Very Bad Deaths
Reviewed: January 30, 2008
By: Spider Robinson
Publisher: BAEN Books
316 pages, $10.99
“I was fifty-four years old the first time a dead person spoke to me.
Wouldn’t you know it? It was the wrong one.
“To be fair, he did manage to save my life,. Just for openers.”
Russell Walker is ready to die when his old college buddy, who is supposed to
be dead, arrives at the door of his Heron Island writer’s office, a former
pottery shack that is just behind his house. He’s been spending a lot
of time there because he can’t stand to be in the house. It hold too many
memories of Susan, his recently deceased wife of 32 years.
Zandor “Smelly” Zudenigo is, it turns out, not dead. He’s
just a recluse. The reason for that being that he is a telepath with no “off”
switch on his receiver. He simply can’t stand to be around people. This
is also how he got that nickname, which is Spider giving us the most novel way
I’ve ever read for some who needs to keep the world at arm’s length
to solve that problem.
Russell, who shares some aspects of his creator’s life, is a tall, skinny
guy, a writer who produces a regular trends column for the Globe and Mail. He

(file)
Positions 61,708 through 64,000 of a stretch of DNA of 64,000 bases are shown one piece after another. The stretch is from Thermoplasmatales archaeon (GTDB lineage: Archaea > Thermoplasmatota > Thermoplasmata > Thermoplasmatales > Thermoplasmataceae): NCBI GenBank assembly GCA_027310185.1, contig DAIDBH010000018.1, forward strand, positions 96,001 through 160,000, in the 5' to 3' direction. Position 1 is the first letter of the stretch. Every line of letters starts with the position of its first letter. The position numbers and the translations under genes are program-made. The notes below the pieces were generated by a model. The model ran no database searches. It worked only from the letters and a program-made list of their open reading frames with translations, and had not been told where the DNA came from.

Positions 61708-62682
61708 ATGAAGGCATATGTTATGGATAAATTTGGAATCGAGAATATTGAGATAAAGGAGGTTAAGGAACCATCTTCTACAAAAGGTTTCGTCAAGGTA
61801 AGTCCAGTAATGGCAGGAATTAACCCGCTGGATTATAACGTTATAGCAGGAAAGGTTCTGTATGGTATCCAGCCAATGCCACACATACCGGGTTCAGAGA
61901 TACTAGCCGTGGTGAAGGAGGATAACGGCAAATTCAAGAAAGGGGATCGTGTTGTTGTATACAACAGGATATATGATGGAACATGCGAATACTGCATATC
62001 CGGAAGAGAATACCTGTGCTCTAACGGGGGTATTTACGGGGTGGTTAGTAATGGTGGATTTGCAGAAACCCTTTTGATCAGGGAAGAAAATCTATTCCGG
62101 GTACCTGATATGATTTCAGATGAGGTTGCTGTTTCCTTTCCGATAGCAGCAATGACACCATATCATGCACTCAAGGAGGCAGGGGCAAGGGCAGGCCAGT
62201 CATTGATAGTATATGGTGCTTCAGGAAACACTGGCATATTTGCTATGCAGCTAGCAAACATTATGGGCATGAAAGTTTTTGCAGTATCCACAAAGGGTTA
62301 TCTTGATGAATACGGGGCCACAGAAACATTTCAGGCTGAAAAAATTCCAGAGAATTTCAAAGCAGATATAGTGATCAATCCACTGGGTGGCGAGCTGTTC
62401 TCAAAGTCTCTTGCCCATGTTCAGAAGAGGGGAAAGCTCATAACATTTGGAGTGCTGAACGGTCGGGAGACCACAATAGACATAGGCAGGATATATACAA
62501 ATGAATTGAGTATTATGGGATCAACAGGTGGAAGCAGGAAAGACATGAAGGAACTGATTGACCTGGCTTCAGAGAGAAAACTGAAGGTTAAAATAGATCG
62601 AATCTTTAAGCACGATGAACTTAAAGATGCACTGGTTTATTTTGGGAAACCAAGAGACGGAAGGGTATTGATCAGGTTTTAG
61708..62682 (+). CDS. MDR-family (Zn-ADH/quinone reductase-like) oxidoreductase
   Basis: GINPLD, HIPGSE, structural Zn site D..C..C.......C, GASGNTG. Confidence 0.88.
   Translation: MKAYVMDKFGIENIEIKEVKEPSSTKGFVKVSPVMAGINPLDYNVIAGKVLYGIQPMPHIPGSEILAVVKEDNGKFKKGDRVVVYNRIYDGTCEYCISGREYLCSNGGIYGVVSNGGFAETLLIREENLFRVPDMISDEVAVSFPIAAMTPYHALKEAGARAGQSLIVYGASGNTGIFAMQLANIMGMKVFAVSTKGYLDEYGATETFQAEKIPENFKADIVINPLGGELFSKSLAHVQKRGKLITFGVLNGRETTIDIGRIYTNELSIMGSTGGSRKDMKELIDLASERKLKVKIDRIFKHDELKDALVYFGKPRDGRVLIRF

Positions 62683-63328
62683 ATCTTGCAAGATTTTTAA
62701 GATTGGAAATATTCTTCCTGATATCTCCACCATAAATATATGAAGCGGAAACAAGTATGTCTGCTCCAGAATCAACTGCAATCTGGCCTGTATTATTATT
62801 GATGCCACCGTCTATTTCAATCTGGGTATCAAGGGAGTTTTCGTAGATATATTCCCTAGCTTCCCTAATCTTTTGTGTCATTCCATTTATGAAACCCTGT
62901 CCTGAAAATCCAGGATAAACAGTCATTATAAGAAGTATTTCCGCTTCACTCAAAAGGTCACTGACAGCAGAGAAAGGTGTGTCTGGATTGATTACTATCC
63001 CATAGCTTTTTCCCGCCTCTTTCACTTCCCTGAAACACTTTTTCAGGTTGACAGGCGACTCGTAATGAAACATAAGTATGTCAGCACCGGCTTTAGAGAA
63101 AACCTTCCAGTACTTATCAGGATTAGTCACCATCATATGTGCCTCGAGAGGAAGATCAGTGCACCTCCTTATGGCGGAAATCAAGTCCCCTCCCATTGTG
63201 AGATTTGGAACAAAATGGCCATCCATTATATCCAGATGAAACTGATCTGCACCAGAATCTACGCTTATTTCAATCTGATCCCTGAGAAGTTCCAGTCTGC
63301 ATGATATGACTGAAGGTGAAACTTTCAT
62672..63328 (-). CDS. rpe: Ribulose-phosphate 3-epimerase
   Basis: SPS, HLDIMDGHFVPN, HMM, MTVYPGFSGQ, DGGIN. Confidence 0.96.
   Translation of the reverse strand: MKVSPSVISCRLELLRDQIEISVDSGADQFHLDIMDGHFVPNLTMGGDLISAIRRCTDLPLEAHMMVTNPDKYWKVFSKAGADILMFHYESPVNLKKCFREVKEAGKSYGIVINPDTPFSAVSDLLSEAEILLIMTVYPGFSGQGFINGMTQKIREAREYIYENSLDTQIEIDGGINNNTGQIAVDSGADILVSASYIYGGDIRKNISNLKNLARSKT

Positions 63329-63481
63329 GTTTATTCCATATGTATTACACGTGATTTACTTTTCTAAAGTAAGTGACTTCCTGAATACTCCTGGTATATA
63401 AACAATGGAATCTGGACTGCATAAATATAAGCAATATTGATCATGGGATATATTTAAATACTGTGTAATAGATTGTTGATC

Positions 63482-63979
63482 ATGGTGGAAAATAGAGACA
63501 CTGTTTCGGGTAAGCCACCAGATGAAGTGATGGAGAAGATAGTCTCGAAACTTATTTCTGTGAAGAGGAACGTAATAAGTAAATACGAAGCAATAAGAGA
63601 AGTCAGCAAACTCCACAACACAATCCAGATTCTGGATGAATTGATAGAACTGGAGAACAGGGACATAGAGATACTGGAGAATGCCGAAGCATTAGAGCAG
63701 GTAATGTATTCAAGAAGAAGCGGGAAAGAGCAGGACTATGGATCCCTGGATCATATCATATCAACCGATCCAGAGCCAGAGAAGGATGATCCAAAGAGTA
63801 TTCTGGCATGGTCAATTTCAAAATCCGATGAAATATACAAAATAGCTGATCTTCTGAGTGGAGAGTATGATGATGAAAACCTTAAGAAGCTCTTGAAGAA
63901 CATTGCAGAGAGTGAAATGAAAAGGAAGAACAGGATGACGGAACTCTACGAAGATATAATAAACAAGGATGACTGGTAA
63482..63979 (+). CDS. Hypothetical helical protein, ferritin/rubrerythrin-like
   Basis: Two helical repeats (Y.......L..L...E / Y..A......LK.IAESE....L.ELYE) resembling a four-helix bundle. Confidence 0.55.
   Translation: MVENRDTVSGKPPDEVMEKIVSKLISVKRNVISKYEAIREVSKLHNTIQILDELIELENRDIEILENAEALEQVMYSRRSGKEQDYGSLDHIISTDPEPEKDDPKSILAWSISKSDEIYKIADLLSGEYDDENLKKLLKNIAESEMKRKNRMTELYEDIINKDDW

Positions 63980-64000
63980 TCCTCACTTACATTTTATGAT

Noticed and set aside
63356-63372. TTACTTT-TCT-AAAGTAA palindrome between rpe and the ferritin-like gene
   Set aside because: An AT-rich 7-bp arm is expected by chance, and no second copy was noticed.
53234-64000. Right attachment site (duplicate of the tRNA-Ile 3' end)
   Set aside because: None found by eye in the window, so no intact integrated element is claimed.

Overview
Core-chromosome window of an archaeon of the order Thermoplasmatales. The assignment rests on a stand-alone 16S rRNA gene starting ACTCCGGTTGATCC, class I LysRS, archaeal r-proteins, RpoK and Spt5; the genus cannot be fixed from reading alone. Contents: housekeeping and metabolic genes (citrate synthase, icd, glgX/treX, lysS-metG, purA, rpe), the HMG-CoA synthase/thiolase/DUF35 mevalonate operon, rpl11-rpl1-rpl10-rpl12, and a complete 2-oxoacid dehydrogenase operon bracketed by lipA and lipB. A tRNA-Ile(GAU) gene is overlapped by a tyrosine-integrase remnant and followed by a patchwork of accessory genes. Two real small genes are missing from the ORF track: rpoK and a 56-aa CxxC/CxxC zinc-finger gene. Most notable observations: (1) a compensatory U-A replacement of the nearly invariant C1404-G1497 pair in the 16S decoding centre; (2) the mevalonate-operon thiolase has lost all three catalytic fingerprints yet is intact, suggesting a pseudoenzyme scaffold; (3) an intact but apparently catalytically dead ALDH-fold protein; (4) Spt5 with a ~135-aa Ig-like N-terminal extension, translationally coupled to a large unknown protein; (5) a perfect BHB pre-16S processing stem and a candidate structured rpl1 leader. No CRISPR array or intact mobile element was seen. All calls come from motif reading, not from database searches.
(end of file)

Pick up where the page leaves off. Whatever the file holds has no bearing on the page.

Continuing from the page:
is the only person Zandor has ever formed a close relationship with - they were
college roommates in Olympia, New York - and the only one he can share his big
Zandor has inadvertently read the mind of a serial killer. He doesn’t
know the man’s name, but he does know what he has done and what he is
planning to do, and he knows he has to find some way to prevent it.
Russell is ill-equipped for this task, so much so that he enlists the help of
a frustrated female police officer, Constable Nika Mandiç. Their search
for the killer is both comical and tense, and the resolution to this particular
case is one of the weirdest you can imagine, although it makes perfect sense
when it happens.
This SF-mystery was a good read, and there’s a hint that Spider may have
another of these in mind. I’d certainly be interested in reading it.